Much of the criticism that was leveled at The French Connection centered on the unrepentant boorishness of the Egan character, called “Popeye” Doyle here. (“Popeye” was Egan’s nickname in life, just as Grosso, immortalized by the great Roy Scheider, was known as “Cloudy,” his appellation in the movie.) There were similar complaints about Dirty Harry that same year, some of them notably made by Pauline Kael, who loathed both characters. But aside from their doing the job of big-city police detectives with ruthless, indeed amoral, attitudes, and bearing in mind Orson Welles’ useful maxim that “The job of a policeman is only easy in a police state,” the similarity ends here. The creeping fascism of Clint Eastwood’s Harry Callahan is sanctimonious, a way for the actor to hector the audience for its reliance on those deplorable shades of grey with which artists (and other less emotionally retarded adults) view humanity. “Popeye” doesn’t pause to lecture. He’s far too busy painstakingly ferreting out drug dealers. And anyway, he wouldn’t if he could. Also, his flaws are obvious: Pervasive bigotry, a willingness to cut corners — which may have led to all those light and suspended sentences the movie’s end titles inform us were meted out in the case — and a temper that, combined with zealousness, leads to needless death. (Even some cops were troubled by Popeye’s killing of the admittedly terrifying assassin played by Marcel Bozuffi, whose death gave the movie both its poster image and its most resounding success with theatre audiences.)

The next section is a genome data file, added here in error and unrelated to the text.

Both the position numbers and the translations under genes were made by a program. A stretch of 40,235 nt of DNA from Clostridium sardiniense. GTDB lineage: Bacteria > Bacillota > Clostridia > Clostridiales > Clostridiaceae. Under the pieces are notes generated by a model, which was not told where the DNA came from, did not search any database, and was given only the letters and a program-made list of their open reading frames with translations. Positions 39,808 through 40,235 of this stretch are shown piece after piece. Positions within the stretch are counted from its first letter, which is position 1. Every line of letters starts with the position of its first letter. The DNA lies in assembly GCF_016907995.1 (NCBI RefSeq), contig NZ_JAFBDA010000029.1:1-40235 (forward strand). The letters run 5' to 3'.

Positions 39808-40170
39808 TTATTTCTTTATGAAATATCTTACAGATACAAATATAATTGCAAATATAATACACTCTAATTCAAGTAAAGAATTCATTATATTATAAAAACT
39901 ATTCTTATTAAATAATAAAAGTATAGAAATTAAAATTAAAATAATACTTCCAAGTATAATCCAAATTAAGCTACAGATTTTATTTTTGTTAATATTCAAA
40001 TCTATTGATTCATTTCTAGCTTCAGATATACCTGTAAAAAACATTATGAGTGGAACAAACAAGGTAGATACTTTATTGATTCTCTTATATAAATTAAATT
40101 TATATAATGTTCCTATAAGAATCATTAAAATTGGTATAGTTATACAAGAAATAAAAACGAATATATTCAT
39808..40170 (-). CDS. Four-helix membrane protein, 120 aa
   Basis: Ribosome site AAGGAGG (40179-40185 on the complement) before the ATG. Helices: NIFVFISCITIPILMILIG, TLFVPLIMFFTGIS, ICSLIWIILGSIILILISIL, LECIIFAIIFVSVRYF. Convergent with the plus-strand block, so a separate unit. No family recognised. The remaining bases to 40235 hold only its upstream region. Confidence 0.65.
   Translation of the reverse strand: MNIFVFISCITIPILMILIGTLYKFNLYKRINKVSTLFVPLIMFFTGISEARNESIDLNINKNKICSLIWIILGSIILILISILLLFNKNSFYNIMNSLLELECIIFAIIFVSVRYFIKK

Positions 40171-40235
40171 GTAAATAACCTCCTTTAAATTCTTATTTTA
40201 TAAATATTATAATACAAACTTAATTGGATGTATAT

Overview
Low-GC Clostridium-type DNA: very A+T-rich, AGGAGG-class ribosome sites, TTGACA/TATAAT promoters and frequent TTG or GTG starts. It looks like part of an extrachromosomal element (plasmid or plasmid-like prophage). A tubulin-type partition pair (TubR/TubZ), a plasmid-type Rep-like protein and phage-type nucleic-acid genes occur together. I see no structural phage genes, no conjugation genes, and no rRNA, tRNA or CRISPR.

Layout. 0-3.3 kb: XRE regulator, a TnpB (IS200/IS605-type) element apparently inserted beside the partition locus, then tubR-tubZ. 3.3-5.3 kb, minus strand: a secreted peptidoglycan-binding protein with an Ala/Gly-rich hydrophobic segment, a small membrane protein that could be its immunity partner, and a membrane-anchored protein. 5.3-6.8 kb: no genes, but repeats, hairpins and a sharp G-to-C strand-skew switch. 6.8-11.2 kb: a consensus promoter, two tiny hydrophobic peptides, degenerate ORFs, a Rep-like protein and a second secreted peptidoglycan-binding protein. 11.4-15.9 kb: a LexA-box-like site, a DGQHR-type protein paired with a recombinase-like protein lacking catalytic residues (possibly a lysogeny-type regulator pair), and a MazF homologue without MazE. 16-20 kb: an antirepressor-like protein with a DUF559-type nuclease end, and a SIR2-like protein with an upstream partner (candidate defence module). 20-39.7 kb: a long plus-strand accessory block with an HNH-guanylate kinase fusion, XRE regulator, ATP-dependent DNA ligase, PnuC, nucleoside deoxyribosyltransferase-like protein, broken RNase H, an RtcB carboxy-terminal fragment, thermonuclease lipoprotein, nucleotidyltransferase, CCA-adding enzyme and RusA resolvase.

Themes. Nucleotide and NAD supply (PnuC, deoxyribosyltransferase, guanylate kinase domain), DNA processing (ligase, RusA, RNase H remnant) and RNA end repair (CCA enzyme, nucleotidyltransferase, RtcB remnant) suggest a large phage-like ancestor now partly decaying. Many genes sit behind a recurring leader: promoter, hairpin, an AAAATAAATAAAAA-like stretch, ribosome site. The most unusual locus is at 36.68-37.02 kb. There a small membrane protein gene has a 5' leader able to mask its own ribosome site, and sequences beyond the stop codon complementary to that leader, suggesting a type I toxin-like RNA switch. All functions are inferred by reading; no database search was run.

What really sets The French Connection apart, then and now and from first frame to last, is Friedkin’s documentary realism. As with Midnight Cowboy (and, on the comic side, The Out-of-Towners) the city itself becomes, not merely a backdrop, but a major character — and not a pretty one. Squalid, hostile, dangerous, more than vaguely threatening, it’s the image of New York in the ’70s most of us who grew up then still associate with that period. On my first trip to Manhattan in December of 1979, I found the city unsettlingly like the one depicted here by Friedkin and his prodigiously gifted cinematographer, Owen Roizman. (It didn’t help that my visit was in winter.) I doubt the city’s Tourist Bureau was best pleased, but if ever there were a time-capsule New York movie, it’s this one.